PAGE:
Operation Fox Hunt
Beijing launched Operation Fox Hunt in July 2014 as part of Chinese leader Xi Jinping’s anti-corruption campaign. The Chinese Communist Party (CCP) claimed that the operation aimed to track down and bring back corrupt officials who had fled abroad for trial in China.
However, human rights group Safeguard Defenders found that many Fox Hunt operations targeted Chinese dissidents. It estimated in its 2022 report that 10,000 individuals had been captured from abroad, which created fear in Chinese diaspora communities and is a serious human rights violation.
Violating Foreign Agents Registration Act
The Zhu-Zheng-McMahon case is an example of the Justice Department’s strengthening of the enforcement of the Foreign Agents Registration Act (FARA) in recent years.
When FARA was first enacted in 1938, it was originally intended to prevent Nazi German propaganda from spreading in the United States.
In recent years, it has been used by the U.S. government to combat foreign influence and infiltration, especially from the CCP.
Heng He, a U.S.-based current affairs commentator, told The Epoch Times that the CCP has many overseas intelligence-gathering agencies. “This kind of intelligence-gathering by nonprofessional spies belongs to the ‘mass movement’ of the intelligence community. Some Chinese-Americans and Chinese expats in the United States are unaware that they have violated U.S. laws [by helping the CCP] and unaware of the serious consequences they may face.”
Secret Chinese Police Stations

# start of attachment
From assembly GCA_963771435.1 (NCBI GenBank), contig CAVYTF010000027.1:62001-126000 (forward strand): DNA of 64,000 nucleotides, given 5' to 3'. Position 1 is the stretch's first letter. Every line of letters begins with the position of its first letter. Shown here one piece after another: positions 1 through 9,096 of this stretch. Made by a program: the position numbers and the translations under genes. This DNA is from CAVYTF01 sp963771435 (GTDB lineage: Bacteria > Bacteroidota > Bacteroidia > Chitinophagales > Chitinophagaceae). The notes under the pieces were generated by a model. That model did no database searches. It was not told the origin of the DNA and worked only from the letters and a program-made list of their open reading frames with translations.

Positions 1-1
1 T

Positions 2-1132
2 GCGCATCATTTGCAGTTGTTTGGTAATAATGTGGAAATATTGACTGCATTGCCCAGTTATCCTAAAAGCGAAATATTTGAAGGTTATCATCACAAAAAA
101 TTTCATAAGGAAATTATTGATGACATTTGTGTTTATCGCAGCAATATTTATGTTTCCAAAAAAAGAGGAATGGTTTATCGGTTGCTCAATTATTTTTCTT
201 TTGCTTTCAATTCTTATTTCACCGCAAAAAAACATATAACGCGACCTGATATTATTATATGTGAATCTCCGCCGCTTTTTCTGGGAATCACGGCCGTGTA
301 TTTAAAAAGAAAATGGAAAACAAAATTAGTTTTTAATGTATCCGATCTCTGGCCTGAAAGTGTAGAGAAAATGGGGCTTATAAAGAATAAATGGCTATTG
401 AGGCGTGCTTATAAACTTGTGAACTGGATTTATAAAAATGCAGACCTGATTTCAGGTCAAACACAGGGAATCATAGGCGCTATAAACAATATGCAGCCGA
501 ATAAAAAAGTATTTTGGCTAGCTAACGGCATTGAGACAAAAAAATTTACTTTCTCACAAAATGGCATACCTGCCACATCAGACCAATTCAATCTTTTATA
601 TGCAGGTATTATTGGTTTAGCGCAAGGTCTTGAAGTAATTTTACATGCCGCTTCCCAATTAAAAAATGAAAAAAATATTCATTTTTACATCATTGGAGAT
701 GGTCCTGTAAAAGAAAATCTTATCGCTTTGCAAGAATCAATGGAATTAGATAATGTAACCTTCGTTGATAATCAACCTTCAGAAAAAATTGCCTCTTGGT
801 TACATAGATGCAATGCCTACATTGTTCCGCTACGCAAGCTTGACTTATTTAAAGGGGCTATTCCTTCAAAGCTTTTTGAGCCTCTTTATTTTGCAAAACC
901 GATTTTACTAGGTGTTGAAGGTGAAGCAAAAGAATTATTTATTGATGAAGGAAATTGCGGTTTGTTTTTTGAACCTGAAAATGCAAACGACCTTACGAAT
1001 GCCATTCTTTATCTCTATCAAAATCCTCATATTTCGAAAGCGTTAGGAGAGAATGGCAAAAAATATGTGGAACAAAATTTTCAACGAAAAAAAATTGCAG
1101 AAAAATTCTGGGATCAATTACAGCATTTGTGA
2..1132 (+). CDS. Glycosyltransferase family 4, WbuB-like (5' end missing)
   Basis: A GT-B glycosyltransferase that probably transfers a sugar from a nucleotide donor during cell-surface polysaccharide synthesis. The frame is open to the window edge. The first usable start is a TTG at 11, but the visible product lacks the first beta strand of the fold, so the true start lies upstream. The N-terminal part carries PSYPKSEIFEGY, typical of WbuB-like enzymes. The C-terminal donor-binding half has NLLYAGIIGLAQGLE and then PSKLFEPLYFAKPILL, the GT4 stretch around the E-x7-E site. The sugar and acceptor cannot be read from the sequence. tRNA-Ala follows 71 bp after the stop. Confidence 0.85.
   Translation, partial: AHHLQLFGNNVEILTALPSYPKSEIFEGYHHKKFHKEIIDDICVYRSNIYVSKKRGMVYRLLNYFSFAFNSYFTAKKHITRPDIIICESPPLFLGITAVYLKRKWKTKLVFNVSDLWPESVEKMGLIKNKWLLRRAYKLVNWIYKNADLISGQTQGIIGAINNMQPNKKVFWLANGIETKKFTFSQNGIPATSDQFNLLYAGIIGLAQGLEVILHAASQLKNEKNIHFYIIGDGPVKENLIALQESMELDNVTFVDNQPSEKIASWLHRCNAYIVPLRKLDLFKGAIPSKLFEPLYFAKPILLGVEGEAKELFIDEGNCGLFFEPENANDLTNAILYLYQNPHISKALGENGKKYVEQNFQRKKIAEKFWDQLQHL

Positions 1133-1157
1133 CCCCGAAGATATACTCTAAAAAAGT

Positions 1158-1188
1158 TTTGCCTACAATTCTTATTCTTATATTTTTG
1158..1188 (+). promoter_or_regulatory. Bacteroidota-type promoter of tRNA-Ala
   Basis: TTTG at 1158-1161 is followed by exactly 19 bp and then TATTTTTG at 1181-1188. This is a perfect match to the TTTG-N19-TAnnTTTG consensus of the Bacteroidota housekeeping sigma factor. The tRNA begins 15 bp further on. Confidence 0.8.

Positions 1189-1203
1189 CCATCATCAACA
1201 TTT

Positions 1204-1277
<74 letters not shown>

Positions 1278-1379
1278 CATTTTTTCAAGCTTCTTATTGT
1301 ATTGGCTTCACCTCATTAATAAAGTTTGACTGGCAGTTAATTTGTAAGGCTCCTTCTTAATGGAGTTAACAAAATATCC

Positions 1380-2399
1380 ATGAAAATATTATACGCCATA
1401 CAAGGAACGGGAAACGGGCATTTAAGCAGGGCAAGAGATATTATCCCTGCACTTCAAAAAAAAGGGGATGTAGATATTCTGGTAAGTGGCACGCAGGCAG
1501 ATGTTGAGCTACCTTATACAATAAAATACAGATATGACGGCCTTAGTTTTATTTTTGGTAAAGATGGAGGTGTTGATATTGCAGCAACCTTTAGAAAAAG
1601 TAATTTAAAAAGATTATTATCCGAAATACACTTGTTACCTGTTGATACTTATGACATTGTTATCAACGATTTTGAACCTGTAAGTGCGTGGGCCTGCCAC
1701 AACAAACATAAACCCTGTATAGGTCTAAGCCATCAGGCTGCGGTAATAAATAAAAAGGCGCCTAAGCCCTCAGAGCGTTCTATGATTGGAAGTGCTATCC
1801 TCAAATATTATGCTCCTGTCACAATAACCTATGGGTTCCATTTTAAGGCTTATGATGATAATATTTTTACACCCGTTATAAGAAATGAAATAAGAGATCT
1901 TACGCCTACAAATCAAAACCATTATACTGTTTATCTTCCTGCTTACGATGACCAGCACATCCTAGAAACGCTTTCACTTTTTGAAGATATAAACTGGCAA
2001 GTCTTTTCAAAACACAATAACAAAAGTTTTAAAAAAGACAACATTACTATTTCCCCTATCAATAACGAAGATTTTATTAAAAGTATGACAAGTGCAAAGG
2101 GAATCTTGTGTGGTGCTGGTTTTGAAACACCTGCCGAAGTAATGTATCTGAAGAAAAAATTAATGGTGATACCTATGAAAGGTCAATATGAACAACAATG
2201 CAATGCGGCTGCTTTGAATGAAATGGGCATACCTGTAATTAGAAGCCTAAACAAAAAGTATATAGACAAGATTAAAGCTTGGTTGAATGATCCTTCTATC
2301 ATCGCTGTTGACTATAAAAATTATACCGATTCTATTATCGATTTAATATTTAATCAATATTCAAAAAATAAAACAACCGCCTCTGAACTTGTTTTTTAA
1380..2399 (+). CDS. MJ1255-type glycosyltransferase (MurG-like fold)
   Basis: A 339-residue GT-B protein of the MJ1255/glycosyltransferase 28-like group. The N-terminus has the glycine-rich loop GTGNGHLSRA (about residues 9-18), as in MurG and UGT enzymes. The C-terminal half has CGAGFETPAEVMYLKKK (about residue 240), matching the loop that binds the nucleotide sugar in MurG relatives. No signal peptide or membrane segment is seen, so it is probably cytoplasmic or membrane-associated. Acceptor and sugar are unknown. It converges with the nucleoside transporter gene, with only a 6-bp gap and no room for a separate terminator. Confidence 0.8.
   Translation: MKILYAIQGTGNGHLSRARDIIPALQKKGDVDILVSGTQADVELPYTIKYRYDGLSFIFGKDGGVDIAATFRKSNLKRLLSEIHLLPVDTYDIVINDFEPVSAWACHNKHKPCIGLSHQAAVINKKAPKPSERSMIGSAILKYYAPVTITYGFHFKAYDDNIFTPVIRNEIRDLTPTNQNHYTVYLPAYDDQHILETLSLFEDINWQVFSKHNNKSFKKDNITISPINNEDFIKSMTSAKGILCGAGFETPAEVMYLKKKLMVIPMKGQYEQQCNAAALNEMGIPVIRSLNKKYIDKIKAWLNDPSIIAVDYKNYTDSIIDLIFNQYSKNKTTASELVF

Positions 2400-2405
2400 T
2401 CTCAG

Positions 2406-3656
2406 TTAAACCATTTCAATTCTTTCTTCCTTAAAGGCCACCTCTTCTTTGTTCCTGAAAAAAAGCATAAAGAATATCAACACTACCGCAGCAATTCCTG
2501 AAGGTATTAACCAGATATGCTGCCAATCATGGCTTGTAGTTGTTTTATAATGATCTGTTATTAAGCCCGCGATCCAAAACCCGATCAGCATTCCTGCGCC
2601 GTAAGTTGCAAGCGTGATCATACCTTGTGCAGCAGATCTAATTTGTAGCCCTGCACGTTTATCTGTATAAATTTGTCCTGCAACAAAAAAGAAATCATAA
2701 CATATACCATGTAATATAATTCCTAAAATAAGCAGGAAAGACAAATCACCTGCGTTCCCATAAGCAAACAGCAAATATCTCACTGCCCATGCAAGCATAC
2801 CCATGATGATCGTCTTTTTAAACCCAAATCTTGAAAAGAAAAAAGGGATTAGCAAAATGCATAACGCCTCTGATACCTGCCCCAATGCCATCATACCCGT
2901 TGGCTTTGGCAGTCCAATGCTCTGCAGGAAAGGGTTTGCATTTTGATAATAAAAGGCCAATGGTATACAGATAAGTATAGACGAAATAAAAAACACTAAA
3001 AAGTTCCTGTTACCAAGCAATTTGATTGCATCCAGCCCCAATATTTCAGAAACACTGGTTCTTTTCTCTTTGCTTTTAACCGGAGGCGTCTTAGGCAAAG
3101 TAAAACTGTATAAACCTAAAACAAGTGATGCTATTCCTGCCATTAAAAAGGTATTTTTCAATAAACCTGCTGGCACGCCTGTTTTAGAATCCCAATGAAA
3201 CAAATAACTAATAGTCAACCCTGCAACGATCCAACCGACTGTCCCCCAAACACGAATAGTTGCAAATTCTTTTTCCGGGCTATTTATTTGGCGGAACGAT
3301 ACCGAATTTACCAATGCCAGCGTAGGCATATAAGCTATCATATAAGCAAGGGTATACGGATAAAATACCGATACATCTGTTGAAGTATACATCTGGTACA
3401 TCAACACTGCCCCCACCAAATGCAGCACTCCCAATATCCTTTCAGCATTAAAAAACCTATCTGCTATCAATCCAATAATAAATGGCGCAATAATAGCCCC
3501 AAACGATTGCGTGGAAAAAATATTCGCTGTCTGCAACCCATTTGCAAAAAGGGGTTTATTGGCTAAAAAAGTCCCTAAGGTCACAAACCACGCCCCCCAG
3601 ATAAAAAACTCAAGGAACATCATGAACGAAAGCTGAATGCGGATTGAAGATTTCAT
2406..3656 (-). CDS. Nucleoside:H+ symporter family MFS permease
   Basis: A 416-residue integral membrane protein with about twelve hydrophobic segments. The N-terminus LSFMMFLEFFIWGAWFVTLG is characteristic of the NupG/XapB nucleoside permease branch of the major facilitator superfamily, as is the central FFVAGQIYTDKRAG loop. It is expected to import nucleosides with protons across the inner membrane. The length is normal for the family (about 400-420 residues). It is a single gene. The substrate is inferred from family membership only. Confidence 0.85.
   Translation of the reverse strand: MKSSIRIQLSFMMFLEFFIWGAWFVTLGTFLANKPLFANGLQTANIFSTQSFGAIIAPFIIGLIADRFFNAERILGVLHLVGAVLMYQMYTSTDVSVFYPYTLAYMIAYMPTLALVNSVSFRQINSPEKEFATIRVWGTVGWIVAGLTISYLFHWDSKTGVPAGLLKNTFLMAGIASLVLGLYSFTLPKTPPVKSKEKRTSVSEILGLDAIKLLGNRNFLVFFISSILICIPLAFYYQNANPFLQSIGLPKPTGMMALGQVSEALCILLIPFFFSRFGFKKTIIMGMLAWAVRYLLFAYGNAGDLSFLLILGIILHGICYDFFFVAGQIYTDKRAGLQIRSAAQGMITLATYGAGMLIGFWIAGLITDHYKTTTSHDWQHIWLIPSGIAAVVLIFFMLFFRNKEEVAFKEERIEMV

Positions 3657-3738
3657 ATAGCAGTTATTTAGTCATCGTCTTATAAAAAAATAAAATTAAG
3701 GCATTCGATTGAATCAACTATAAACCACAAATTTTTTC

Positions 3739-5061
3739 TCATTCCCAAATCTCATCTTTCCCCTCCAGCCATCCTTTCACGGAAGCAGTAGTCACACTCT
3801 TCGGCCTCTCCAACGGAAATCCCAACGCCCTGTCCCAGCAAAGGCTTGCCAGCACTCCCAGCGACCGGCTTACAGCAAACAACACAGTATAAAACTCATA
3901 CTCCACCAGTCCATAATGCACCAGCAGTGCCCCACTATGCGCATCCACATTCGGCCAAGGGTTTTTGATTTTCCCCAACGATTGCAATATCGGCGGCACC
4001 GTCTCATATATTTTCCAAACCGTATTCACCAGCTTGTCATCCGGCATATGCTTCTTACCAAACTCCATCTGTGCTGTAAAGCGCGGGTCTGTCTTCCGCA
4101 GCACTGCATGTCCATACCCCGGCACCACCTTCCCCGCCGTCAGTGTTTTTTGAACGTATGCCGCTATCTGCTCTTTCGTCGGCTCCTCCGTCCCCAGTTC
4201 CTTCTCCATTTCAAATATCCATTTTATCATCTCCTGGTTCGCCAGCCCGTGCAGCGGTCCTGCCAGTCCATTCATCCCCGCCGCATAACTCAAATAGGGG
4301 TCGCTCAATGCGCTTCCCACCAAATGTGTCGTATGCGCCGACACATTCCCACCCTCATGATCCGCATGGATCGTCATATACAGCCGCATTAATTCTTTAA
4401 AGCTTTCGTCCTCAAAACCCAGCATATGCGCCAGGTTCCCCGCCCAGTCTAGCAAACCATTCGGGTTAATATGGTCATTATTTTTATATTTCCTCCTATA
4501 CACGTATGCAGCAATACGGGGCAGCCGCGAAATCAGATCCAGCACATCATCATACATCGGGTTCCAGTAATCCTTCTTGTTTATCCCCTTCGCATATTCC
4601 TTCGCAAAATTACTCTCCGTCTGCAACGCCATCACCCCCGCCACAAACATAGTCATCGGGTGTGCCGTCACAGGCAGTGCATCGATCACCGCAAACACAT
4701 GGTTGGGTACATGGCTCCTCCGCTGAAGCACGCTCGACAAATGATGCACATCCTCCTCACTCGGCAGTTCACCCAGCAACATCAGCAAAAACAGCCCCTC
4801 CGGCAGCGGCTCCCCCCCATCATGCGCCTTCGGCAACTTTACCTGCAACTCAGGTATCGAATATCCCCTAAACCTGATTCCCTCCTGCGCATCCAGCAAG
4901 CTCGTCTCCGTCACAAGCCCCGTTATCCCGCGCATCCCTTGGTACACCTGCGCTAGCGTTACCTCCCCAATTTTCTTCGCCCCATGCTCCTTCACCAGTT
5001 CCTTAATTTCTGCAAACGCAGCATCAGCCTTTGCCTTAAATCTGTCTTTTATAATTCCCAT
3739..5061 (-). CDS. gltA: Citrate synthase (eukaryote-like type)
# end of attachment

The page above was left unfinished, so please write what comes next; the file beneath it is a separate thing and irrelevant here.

In recent years, in addition to Operation Fox Hunt, the CCP has set up overseas covert police stations in local Chinese communities to coerce dissidents to return to China.
A balloon is held at a press conference and rally in front of the America ChangLe Association to highlight Beijing’s transnational repression, in New York City, on Feb. 25, 2023. A now-closed overseas Chinese police station is located inside the association building. (Samira Bouaou/The Epoch Times)
In a report, Safeguard Defenders Director Laura Harth pointed out: “In its so-called persuasion to return operations, the PRC [People’s Republic of China] uses clandestine means to coerce individuals overseas to return to China for persecution. The methods range from going after family members back home, to direct threats and harassment of targets overseas by consular or embassy personnel; proxies, such as individuals linked to the stations; private investigators; or even through the deployment of covert agents abroad. In the most extreme cases, the methods include the luring, or entrapment, of an individual in a third country, or even kidnappings on foreign soil.”
The United States has recently arrested several CCP agents in the Chinese communities—including New York City Chinese community leaders Lu Jianwang and Chen Jinping, Boston Chinese community leader Liang Litang, and Los Angeles Chinese community leaders Chen Jun and Lin Feng—accusing them of violating FARA. Among them, Liang provided the CCP with a list of personal information about Chinese dissidents living in the United States; and Lu and Chen operated a secret Chinese police station in New York City to target overseas Chinese dissidents.